What we know so far about the strikes on Syria?

  14 April 2018    Read: 1896
What we know so far about the strikes on Syria?

The US, UK and France have bombed multiple government targets in Syria in retaliation for a suspected chemical weapons attack by the regime of Bashar al-Assad on a Damascus suburb last week.

It is the biggest intervention by Western powers against Assad in Syria’s seven-year civil war, and has pitted the US and its allies against Moscow.

Here’s what we know so far about the strikes.

Who and why?

The strikes were conducted by the US, the UK and France following a suspected chemical attack on the town of Douma, which left an estimated 70 people dead.


In a televised address from the White House, US President Donald Trump said: "A short time ago, I ordered the United States Armed Forces to launch precision strikes on targets associated with the chemical weapons capabilities of Syrian dictator Bashar al-Assad."

“A combined operation with the armed forces of France and the United Kingdom is now under way. We thank them both. This massacre was a significant escalation in a pattern of chemical weapons used by that very terrible regime.”

He said the mission was to “establish a strong deterrent against the production, spread, and use of chemical weapons,”as he criticised Iran and Russia for supporting Assad.


UK Prime Minister Theresa May said the strikes were not about "regime change," but "about a limited and targeted strike that does not further escalate tensions in the region and that does everything possible to prevent civilian casualties."

She said it sent a message to anyone who used chemical weapons, and came after efforts to use diplomatic channels were “repeatedly thwarted.”

“Even this week the Russians vetoed a Resolution at the UN Security Council which would have established an independent investigation into the Douma attack. So there is no practicable alternative to the use of force to degrade and deter the use of chemical weapons by the Syrian Regime.”


French President Emmanuel Macron said France had joined the US and UK because “we cannot tolerate the recurring use of chemical weapons, which is an immediate danger for the Syrian people and our collective security.”

"The red line set by France in May 2017 has been crossed," he said.


US Defence Secretary James Mattis and Marine General Joseph Dunford said three main chemical weapons facilities were targeted at 9 pm EST (2 am CEST) by missiles from both the sea and aircraft.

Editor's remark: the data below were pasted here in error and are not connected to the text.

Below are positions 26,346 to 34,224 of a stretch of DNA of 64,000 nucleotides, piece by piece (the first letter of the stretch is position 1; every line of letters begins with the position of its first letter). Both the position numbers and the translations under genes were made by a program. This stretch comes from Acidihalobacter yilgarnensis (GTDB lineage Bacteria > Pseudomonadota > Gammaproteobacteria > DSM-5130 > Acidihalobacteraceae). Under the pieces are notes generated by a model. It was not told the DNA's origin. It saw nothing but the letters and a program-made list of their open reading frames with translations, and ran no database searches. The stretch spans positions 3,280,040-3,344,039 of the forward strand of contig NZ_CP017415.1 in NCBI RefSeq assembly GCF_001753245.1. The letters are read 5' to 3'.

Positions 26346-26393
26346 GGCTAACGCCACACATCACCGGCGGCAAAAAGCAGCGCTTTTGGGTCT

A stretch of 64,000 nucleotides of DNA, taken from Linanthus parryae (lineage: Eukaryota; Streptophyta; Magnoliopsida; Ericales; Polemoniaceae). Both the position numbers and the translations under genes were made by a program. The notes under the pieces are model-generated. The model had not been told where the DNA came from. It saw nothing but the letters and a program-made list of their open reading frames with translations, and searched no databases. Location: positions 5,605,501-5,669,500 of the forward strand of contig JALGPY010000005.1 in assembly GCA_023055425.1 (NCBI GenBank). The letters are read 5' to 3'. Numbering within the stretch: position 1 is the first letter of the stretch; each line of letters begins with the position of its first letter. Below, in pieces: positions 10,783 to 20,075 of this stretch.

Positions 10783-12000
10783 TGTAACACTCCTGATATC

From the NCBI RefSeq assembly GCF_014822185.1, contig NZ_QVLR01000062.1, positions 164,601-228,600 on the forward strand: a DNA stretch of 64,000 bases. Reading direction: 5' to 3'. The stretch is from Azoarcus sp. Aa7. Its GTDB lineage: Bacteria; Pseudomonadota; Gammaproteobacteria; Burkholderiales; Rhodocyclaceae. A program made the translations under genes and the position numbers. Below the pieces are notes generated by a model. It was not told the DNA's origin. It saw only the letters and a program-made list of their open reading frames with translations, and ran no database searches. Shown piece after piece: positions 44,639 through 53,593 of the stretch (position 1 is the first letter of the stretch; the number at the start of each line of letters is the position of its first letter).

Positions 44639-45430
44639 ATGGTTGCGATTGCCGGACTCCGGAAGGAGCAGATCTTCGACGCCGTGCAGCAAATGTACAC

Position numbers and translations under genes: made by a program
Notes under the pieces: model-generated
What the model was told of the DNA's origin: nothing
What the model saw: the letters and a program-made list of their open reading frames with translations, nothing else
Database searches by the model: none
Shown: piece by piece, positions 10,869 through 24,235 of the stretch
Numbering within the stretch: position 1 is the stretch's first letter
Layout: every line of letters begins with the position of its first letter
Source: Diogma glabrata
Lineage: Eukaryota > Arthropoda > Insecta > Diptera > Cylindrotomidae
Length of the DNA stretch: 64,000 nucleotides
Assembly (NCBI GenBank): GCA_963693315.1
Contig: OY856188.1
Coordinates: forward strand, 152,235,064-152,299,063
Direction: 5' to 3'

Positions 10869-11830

The strikes targeted:

  • A scientific research facility in Damascus, allegedly connected to the production chemical and biological weapons
  • A chemical weapons storage facility west of Homs
  • A chemical weapons equipment storage and an important command post, also near Homs

In total, the US and its allies fired more than 100 missiles, but the Pentagon could not confirm how many hit their targets.

The Pentagon said the strike was designed to degrade Syria's chemical weapons capability without killing civilians or foreign fighters.

"We specifically identified these targets to mitigate the risk of Russian forces being involved," Dunford told reporters.

Further action?

Mattis said the joint strikes against Syria were a "one-time shot" unless Assad continues to use chemical weapons.

A senior official in the regional alliance that has supported Assad in the Syrian war told Reuters the attack on Syria will be seen as limited if it is now over and there is no second round.

Syrian and Russian response


Syrian state TV described the strikes as a “flagrant violation” of international law. It said air defenses confronted the attack and had shot down 13 missiles in the Kiswah area south of Damascus.


Russia’s Defence Ministry issued a statement saying that more than 100 cruise missiles and air-to-land missiles were fired by the US, Britain, and France from the sea and air “at Syrian military and civilian targets”.

The statement said “a significant number” of missiles were shot down by Syrian air defences.

Russia’s ambassador to the US warned that there would be consequences for the strike.

“The worst apprehensions have come true. Our warnings have been left unheard...We warned that such actions will not be left without consequences,” Ambassador Anatoly Antonov said in a statement.

“All responsibility for them rests with Washington, London and Paris. Insulting the President of Russia is unacceptable and inadmissible. The US - the possessor of the biggest arsenal of chemical weapons - has no moral right to blame other countries.”

Russia's Foreign Ministry described the strikes as an "outrageous violation" of international law.”

Other reactions


Iran’s Foreign Ministry strongly condemned the airstrikes and warned of its regional consequences.


Canadian President Justin Trudeau said the country supports the decision “to take action to degrade the Assad regime's ability to launch chemical weapons attacks against its own people.”

"We will continue to work with our international partners to further investigate the use of chemical weapons in Syria. Those responsible must be brought to justice," he said.


Israel commended the swift response of the US and its allies.

"Last year, President Trump made clear that the use of chemical weapons crosses a red line. Tonight, under American leadership, the United States, France and the United Kingdom enforced that line.

Syria continues to engage in and provide a base for murderous actions, including those of Iran, that put its territory, its forces and its leadership at risk," an Israeli official told NBC News.

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